We’re in central Illinois at the moment; our frantic-feeling schedule of travel slows significantly after this week, but this week is a chance to see Joey’s godparents and a—I’m not sure what to call her—a courtesy aunt? Is that what they’re called? At any rate, a friend who is close enough that Joey will call her Tante Hazel. We cut his hair for the first time—it had started to look a bit like a comb-over up top. And overall we’re just enjoying the heat and the company. Stumptown has been remarkably wet and cool over the last few months, a result (your narrator assumes) of global weirding. Illinois is exactly as hot as late June ought to be.

His sleep has changed a lot—for the better. After the trip to Connecticut, which was several days of sleep catastrophe (oh, and there was a wedding in there somewhere), I decided to go with Mr. Book’s recommendation; put Joey down by himself to sleep. We now have a routine that involves nursing, a musical seahorse, and some cuddling, and he’s sleeping eighteen hours a day. He sleeps twelve hours at night and takes three naps during the day—after I leave the room, there is usually a couple of minutes of complaining—and then rock solid sleep. It is completely amazing. He still sleeps in our bed, and I just join him at night after he’s been alone there for several hours. Our bed is not on a frame, so it’s a short drop onto carpet if and when he decides to go seriously exploring, but so far he’s shown no inclination to leave the bed; this despite the fact that he rolls cheerfully across the room under other circumstances. I’m counting my blessings and keeping an eye out. I do feel guilty about putting him to bed by himself, but he seems to be thriving.

After writing that paragraph, I had the worst night yet of putting Joey to bed; I went back in once, patted his back and talked to him; I went in a second time, gave him some baby Tylenol, patted his back, talked to him; and then I went in a few minutes later, hearing that he was only growing more upset, and brought him out to join the grownups for dinner. And then, when I finally took him back to bed, he went peacefully—he cooed at me when I left. My mother would say that Joey successfully manipulated me into picking him up, but I just don’t buy it. Mr. Book says that he needs to learn to sleep on his own, but I want part of that to be learning that I will always be there if he needs me, and that what he feels is important. My mother keeps expressing the concern that I will be pushed around by my kids—I know that she sees parenting as a power struggle—and Lord knows that there will probably be some power struggles along the way. I know what toddlers are like. But I don’t want to think of our relationship as defined by that. Bed at 7 p.m. sharp is less important to me than the squishy stuff: you know, love.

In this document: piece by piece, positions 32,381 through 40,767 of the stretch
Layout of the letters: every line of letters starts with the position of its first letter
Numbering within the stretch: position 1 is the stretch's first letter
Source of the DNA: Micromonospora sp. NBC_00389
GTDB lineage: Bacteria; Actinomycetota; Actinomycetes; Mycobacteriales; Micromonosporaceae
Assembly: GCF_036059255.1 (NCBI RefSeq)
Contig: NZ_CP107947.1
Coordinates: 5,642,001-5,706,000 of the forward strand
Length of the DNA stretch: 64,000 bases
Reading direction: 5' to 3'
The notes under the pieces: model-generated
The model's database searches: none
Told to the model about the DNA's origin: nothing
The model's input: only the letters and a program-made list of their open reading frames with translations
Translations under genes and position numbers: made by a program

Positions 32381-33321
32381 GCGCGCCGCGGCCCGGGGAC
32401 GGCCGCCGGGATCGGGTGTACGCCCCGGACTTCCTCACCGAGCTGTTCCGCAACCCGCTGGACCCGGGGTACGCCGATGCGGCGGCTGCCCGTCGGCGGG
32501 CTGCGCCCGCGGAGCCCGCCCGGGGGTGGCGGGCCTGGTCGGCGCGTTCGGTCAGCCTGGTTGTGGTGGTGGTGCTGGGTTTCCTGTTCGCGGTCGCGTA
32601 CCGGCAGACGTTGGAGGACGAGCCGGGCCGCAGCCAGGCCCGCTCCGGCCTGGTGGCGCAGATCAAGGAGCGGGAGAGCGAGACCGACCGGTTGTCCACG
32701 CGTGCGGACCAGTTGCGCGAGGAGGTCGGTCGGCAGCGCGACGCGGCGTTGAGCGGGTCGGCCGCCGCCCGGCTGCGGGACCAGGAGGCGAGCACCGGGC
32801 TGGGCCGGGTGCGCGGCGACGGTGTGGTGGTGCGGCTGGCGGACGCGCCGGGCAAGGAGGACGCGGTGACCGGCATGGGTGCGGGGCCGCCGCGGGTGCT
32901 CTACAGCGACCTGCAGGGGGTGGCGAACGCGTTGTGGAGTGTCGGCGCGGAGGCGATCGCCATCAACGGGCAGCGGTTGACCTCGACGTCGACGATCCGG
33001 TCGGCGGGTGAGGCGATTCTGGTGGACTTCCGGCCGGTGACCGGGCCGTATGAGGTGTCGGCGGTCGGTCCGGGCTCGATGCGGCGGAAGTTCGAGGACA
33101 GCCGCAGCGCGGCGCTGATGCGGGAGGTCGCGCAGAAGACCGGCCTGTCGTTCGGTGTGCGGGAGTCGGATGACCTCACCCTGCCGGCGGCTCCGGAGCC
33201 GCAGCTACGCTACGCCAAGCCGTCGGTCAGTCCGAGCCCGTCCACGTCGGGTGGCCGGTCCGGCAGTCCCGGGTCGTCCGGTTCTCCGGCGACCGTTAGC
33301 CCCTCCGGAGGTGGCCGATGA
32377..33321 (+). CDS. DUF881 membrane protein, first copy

Grownup Time

Since Joey was born, we have had sex by the Dan Savage definition, but not by the biblical knowingness yardstick—I haven’t done anything that could get me pregnant. Oh, sure, the baby is an excellent reason why not (I am always tired, and it doesn’t bother me the way that it used to, but it certainly has an effect), but he sleeps soundly for longish periods of time. People have done much more with much less, is my impression. So I circle back to the fact that I’ve avoided anything that could get me pregnant.

Our birth control method, post-childbirth, has been more or less nonexistent; I am breastfeeding, and attentive enough to my cervical mucus to be confident that I am not ovulating. We want to raise two kids (and how I am coming to hate the need to carefully phrase that one—I can’t just have like a normal person, I raise), and we want them to be close-ish together—I have an aunt who has three kids, each a couple of years apart, and never had a period until after her youngest was born. That sounds like a reasonable sort of model. Mr. Book has started to wonder what it might be like to have a daughter, my mother is excited about the idea of another grandchild, especially a girl, and I feel weirdly neutral about the idea right now. I do want another child, I know that I’ll love him or her just as much as I do Joey, and I want Joey to have a sibling; I heard a woman say recently that sibling relationships are the longest-lasting in a person’s life, and I had never thought of that, but it seems like a wonderful thing to me. And not to be excessively morbid, but my husband had no siblings around him when his father died, and when I try to imagine what it will be like when that happens to me, I can’t imagine getting through it without my sisters.

And. Joey and I are together almost his every waking hour, and most of the sleeping ones, too—much of the time, we’re alone together. And I love it. And I know that I’ll never have this again. Assuming we’re blessed with another child, that child will be loved and attended to and totally adored by me . . . but there will be Joey with us, needing a different kind of attention than the peaceful staring into each other’s eyes and small, stationary jokes that I’m enjoying with baby Joey. And it will be hard, maybe harder than this time, but also great. But as soon as I get pregnant, Joey and I aren’t alone together. Maybe that’s the wrong way to look at it; I don’t mean to make it sound as though I am a single parent. But Mr. Book is gone twelve hours a day, five days a week—and now that he needs to really study for the LSAT, he’s spending several hours away at the library on his days off. There have definitely been days when I felt overwhelmed, but recently (even through the teething), I’ve mostly just been happy to be with the snerks. He peed on the carpet for the first time; he has mastered peek-a-boo; he wants terribly to chase the cat. And I get to see all of it! I’ll almost certainly be there when he starts to crawl, walk, and say his first word—and I get to pay attention. I’m maybe not ready to lose being alone with him.